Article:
The initial interest in participation, Kyle Petty said, is always sparked by motorcycles. Some people take part once to get it off their bucket list, some people get hooked. "This is something that always intrigues people, riding long distance for six or seven days," he said. "A lot of people do rides, they just ride out and ride back. They're local toy rides and stuff, a day ride. But when you start putting together seven-day rides, nine-day rides, people are like, let's see what that's all about."

Eventually, though, it becomes about something much bigger. "We've been doing this 17 years. We stopped in Wilmington [N.C.], there's a boy -- well, he's not a boy, he's 6-6, 250 -- graduating from UNC Wilmington," Petty said. "When we first did the ride, he was 5 years old. He's been on the ride almost every year, so we had a graduation party. He's always been a part of it. We've lost a couple of people, and you go to the funeral in California or Michigan or Charlotte, and everybody's there. It's like belonging to a special club. They've all done [the ride] together several times. They've shared the same experiences and have loved the same stuff. It's just cool."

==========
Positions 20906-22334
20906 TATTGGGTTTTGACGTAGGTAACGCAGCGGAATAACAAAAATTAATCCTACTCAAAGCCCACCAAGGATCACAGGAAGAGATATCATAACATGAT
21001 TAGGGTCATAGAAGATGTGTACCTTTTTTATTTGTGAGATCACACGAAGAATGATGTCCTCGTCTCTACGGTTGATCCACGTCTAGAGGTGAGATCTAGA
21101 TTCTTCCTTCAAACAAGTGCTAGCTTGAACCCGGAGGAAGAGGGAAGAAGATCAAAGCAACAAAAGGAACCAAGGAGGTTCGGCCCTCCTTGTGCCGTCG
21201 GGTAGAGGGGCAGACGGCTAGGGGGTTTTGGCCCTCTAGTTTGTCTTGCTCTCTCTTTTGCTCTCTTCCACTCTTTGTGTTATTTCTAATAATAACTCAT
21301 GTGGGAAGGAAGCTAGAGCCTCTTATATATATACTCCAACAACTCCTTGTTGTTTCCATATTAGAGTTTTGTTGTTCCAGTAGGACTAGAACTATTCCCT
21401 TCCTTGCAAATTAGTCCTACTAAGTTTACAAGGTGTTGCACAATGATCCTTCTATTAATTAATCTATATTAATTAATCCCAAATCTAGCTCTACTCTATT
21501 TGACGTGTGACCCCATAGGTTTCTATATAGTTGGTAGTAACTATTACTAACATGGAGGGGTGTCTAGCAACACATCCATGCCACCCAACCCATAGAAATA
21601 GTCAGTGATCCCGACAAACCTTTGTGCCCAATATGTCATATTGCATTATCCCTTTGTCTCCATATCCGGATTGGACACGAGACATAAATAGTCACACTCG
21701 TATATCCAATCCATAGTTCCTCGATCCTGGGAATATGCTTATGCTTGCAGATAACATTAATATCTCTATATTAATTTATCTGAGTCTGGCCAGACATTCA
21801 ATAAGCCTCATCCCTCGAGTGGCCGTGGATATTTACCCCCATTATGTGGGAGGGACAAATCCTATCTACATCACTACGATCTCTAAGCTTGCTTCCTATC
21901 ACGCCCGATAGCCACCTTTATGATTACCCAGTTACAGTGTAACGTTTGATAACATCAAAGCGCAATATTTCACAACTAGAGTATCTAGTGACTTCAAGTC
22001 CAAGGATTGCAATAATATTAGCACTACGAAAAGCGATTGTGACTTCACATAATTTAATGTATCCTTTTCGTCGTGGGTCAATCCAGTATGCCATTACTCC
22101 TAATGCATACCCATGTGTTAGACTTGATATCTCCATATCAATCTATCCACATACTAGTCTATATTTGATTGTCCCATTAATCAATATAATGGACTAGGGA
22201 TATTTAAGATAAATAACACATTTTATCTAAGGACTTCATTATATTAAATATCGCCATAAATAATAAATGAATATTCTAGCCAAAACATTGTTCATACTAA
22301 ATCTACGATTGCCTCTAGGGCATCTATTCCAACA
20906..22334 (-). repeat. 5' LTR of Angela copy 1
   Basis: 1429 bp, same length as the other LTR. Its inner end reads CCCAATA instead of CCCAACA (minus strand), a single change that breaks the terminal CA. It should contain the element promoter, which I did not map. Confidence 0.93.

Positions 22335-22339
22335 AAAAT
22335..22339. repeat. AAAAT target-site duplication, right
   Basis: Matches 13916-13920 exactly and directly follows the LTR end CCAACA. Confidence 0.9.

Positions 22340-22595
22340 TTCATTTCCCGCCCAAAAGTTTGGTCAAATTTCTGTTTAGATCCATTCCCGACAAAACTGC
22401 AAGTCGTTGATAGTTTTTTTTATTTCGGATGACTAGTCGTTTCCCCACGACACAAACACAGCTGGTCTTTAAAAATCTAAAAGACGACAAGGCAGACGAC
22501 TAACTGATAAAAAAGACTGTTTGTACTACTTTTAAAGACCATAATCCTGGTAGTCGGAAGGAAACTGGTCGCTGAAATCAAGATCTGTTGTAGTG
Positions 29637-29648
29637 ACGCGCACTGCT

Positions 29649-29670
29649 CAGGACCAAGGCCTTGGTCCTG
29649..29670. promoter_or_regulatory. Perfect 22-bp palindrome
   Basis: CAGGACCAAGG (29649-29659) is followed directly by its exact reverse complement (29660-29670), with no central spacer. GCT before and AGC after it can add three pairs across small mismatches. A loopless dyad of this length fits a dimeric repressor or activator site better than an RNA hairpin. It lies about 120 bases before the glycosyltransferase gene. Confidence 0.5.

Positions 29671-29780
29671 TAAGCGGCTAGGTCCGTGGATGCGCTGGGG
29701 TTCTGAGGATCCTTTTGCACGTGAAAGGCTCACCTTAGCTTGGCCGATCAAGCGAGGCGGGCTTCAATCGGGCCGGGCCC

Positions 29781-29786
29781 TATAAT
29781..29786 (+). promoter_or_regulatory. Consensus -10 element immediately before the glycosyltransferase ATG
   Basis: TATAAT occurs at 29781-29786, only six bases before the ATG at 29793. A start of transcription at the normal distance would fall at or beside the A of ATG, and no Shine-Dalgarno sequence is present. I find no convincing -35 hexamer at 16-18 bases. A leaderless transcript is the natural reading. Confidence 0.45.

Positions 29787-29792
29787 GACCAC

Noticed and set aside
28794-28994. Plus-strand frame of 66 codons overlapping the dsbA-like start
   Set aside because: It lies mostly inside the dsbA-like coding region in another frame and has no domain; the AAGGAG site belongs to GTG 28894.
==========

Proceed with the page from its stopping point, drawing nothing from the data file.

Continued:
"We stop in these little towns we go through, we pull into gas stations, and there's 100, 150 people waiting for us."

--BRAD DAUGHERTY

This year's ride began in Lake Placid amid 37-degree cold, and included a slow trip around a rain-slickened Watkins Glen International. It meandered down the coast to this suburb of Charleston, where riders were greeted by temperatures in the high 80s and dolphins frolicking in Shem Creek. Riders average about 400 miles every day, Walker said. The event is a huge logistical undertaking, requiring the organization of support vehicles, police escorts and medical personnel. Executive director Diane Hough and lieutenant Morgan Castano arrange it all, working months in advance to line up lodging, meals, and support from local authorities. It raises money through rider fees and sponsorships.